Houston's Japanese Garden
Hermann Park’s Japanese Garden lies tucked away alongside the reflection pool at the back of the park. It seems appropriate that it doesn’t scream for your attention but rather waits for you to find it. I suspect most visitors arrive in the garden with the expectation of finding a peaceful and tranquil place, a short break from the busy city. If it works its magic on everyone else as it does on me, we all leave with a sense of being refreshed.
Whereas a flower garden will often trigger in me behavior akin to an ecstatic squirrel frenetically collecting nuts, a Japanese Garden has a completely opposite effect. In this garden, our eyes find rest rather than stimulation as every view reveals a perfectly composed still-life. Houston’s Japanese Garden satisfies with all the expected features; stone lanterns, wooden bridges, flowing water, a tea house, some very large koi and even a wisteria covered arbor.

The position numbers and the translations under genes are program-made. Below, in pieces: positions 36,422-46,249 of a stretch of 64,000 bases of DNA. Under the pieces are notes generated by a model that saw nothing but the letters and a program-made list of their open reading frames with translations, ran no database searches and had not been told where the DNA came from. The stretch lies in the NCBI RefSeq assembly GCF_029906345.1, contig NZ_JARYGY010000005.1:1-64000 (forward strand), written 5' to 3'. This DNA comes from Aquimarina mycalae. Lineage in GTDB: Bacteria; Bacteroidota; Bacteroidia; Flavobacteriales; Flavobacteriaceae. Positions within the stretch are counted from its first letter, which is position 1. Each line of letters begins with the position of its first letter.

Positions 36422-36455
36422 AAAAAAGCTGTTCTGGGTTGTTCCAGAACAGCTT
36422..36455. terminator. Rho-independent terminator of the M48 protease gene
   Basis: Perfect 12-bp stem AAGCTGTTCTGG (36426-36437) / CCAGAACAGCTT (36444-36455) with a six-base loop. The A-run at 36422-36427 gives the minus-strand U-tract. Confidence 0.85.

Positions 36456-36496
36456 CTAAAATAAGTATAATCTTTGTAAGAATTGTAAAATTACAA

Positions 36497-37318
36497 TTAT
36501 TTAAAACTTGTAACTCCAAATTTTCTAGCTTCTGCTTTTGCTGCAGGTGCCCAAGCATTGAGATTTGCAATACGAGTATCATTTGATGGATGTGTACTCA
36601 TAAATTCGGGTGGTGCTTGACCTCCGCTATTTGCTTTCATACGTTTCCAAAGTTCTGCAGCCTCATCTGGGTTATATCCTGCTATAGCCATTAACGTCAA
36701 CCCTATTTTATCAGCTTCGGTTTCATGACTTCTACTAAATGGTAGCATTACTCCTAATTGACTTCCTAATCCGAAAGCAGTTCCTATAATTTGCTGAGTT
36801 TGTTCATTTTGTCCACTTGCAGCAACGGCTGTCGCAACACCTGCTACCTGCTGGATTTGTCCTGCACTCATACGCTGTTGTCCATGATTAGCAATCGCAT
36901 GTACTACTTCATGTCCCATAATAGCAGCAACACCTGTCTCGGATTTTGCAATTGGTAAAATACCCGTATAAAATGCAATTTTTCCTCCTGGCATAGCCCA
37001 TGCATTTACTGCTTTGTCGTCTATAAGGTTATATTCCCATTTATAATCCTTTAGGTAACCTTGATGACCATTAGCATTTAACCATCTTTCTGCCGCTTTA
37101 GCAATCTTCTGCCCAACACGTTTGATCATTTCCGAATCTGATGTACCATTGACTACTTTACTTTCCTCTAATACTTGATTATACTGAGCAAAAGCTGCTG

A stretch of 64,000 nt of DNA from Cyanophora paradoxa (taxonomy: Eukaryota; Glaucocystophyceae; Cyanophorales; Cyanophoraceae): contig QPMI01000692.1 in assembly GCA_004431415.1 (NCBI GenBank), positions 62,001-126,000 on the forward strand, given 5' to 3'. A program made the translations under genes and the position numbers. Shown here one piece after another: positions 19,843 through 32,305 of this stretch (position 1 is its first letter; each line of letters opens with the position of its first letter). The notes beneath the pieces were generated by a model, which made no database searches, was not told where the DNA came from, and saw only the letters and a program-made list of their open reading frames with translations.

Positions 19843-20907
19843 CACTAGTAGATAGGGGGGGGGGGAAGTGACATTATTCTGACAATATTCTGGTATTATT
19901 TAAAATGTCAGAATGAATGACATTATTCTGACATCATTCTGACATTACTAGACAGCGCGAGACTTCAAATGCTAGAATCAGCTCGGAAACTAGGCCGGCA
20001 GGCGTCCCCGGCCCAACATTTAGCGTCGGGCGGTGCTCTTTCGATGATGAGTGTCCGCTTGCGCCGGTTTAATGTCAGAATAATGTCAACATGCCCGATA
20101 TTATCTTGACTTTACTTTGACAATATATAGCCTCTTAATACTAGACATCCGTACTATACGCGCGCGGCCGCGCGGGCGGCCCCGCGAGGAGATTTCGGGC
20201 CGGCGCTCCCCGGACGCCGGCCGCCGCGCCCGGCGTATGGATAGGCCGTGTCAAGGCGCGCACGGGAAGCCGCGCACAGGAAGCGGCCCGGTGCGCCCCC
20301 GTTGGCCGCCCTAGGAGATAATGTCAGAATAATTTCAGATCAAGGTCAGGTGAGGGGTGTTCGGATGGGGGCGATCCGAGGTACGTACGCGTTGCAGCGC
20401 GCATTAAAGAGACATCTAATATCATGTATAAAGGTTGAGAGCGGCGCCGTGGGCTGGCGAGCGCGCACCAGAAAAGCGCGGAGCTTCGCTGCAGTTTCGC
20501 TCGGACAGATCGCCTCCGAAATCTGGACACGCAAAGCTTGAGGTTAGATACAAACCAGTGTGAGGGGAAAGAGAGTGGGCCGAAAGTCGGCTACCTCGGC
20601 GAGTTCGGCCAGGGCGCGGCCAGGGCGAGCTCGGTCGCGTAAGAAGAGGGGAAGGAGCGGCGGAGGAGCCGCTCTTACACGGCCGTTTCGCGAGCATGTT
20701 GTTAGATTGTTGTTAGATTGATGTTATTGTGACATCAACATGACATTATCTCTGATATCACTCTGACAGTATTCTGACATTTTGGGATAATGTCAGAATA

Surprisingly, there’s no entrance fee to the garden, which I think says something very positive about the City of Houston, which is responsible for the care of the park. It’s commendable that everyone is given access to a place so capable of reducing stress.
The garden boasts three stone lanterns, one of which sits at the entrance to the garden. This lantern was a gift from Chiba City in Japan, one of Houston’s 17 sister cities. Chiba City became a sister city of Houston in 1972, twenty years before the opening of the Japanese Garden. The tea house was also a gift from Japan and the house was actually constructed and assembled there before being shipped to Houston.